Human Factors in Intelligent Transportation Systems

By Woodrow Barfield; Thomas A. Dingus | Go to book overview
Estimation Procedures. Survey data also can provide estimations for the target population. The following estimations can be calculated on transportation survey data:
The overall population of people who will use real-time information as an in-vehicle traveler information system
The population of people willing to choose alternate routes when they drive
The population of people who use media information when choosing alternate routes
The population of people who are highly stressed in various situations
The population of people who use specific roadside information

In the surveys conducted in 1993, for each estimate, the population distribution by gender, age, income, private drivers, commercial drivers, and dispatchers also were needed. Because the population was divided into distinct populations, separate stratum statistics for private drivers, commercial drivers, and dispatchers were also calculated. Each stratum was then subdivided into various socioeconomic levels. This reduced the variance of the sample estimate and provided the required subpopulation estimates for the study.

An initial analysis of the survey data may also provide some direct correlations between variables. If the correlation coefficient, r, is close to one, a ratio estimation may be performed in addition to the stratified sampling estimate.


SUMMARY AND CONCLUSIONS

The general issue of how to design motorist information to impact a target audience is closely tied to the type of motorist information available and our understanding of the behavior and decision-making characteristics of the target commuters. Therefore, it is very important to understand the needs of the motorists by receiving feedback from them. Surveys provide a very effective means of collecting information that is pertinent to the design of a motorist information system. Conclusions drawn then become the basis for converting traffic data into motorist information. Furthermore, surveys help to limit the scope of future in-laboratory and on-road experiments and help to identify specific focuses for future studies.

In conducting a survey, sources of bias are usually apparent. It is important to make an attempt to recognize these sources of bias and then try and avoid them. For example, in the Ng et al. ( 1995) surveys, a high number of nonresponders was expected owing to the size of the surveys (7 to 11 pages).

-320-

Notes for this page

Add a new note
If you are trying to select text to create highlights or citations, remember that you must now click or tap on the first word, and then click or tap on the last word.
One moment ...
Default project is now your active project.
Project items

Items saved from this book

This book has been saved
Highlights (0)
Some of your highlights are legacy items.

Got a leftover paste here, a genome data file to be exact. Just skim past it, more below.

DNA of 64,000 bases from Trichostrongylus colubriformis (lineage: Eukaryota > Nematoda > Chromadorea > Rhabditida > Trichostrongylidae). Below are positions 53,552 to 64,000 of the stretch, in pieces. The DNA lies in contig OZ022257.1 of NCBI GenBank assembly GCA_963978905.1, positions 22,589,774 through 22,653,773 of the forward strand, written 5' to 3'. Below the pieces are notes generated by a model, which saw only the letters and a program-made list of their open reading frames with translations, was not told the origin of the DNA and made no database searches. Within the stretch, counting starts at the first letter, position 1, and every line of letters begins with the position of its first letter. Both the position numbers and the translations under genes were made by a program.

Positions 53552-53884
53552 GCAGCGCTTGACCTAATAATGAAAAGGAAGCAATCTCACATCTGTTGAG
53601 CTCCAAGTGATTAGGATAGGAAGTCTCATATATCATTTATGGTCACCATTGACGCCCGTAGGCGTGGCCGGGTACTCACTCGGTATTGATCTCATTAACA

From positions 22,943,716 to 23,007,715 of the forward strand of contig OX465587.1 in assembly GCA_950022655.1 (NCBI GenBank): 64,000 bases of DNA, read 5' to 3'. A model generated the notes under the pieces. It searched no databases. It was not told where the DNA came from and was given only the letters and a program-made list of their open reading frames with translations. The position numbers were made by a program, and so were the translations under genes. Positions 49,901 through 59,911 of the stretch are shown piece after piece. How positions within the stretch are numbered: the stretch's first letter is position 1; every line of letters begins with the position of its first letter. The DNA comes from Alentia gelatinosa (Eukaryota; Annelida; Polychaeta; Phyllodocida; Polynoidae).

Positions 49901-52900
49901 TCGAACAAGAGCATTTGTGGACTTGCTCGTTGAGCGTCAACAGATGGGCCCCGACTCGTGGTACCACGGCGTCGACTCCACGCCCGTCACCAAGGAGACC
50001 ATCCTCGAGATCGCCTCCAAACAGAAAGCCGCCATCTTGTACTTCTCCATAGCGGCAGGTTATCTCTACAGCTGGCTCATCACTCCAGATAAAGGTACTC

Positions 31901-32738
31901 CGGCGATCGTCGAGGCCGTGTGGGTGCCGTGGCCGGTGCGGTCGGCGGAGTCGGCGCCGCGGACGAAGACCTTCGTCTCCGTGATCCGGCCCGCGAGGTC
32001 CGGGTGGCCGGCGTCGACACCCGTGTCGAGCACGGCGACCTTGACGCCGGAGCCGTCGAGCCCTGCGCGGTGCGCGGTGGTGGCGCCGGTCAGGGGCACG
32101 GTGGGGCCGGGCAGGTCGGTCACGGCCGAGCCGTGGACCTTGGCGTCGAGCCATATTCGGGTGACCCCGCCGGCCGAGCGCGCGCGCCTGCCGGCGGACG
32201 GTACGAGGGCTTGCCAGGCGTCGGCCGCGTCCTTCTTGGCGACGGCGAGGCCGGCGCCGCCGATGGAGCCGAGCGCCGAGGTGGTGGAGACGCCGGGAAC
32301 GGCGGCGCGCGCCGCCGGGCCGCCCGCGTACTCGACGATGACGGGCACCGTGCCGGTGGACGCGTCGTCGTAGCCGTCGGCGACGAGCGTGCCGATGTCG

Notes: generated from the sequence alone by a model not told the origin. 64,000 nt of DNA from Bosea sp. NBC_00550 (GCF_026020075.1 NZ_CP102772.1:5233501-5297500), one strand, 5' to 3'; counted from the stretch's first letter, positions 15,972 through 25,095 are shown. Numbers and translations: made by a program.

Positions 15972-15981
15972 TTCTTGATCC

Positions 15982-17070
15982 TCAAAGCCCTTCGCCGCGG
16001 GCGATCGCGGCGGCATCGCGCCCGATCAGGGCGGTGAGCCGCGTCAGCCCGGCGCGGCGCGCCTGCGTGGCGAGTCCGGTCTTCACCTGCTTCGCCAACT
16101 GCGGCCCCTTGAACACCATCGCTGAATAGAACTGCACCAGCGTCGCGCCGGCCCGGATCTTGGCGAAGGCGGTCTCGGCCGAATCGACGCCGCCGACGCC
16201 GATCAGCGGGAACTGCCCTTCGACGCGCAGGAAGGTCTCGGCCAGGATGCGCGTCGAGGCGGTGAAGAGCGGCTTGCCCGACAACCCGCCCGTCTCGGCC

Highlights saved before July 30, 2012 will not be displayed on their respective source pages.

You can easily re-create the highlights by opening the book page or article, selecting the text, and clicking “Highlight.”

Citations (0)
Some of your citations are legacy items.

Any citation created before July 30, 2012 will labeled as a “Cited page.” New citations will be saved as cited passages, pages or articles.

We also added the ability to view new citations from your projects or the book or article where you created them.

Notes (0)
Bookmarks (0)

You have no saved items from this book

Project items include:
  • Saved book/article
  • Highlights
  • Quotes/citations
  • Notes
  • Bookmarks
Notes
Cite this page

Cited page

Style
Citations are available only to our active members.
Buy instant access to cite pages or passages in MLA, APA and Chicago citation styles.

(Einhorn, 1992, p. 25)

(Einhorn 25)

1. Lois J. Einhorn, Abraham Lincoln, the Orator: Penetrating the Lincoln Legend (Westport, CT: Greenwood Press, 1992), 25, http://www.questia.com/read/27419298.

Cited page

Bookmark this page
Human Factors in Intelligent Transportation Systems
Table of contents

Table of contents

Settings

Settings

Typeface
Text size Smaller Larger Reset View mode
Search within

Search within this book

Look up

Look up a word

  • Dictionary
  • Thesaurus
Please submit a word or phrase above.
Print this page

Print this page

Why can't I print more than one page at a time?

Help
Full screen
/ 458

matching results for page

    Questia reader help

    How to highlight and cite specific passages

    1. Click or tap the first word you want to select.
    2. Click or tap the last word you want to select, and you’ll see everything in between get selected.
    3. You’ll then get a menu of options like creating a highlight or a citation from that passage of text.

    OK, got it!

    Cited passage

    Style
    Citations are available only to our active members.
    Buy instant access to cite pages or passages in MLA, APA and Chicago citation styles.

    "Portraying himself as an honest, ordinary person helped Lincoln identify with his audiences." (Einhorn, 1992, p. 25).

    "Portraying himself as an honest, ordinary person helped Lincoln identify with his audiences." (Einhorn 25)

    "Portraying himself as an honest, ordinary person helped Lincoln identify with his audiences."1

    1. Lois J. Einhorn, Abraham Lincoln, the Orator: Penetrating the Lincoln Legend (Westport, CT: Greenwood Press, 1992), 25, http://www.questia.com/read/27419298.

    Cited passage

    Thanks for trying Questia!

    Please continue trying out our research tools, but please note, full functionality is available only to our active members.

    Your work will be lost once you leave this Web page.

    Buy instant access to save your work.

    Already a member? Log in now.

    Author Advanced search

    Oops!

    An unknown error has occurred. Please click the button below to reload the page. If the problem persists, please try again in a little while.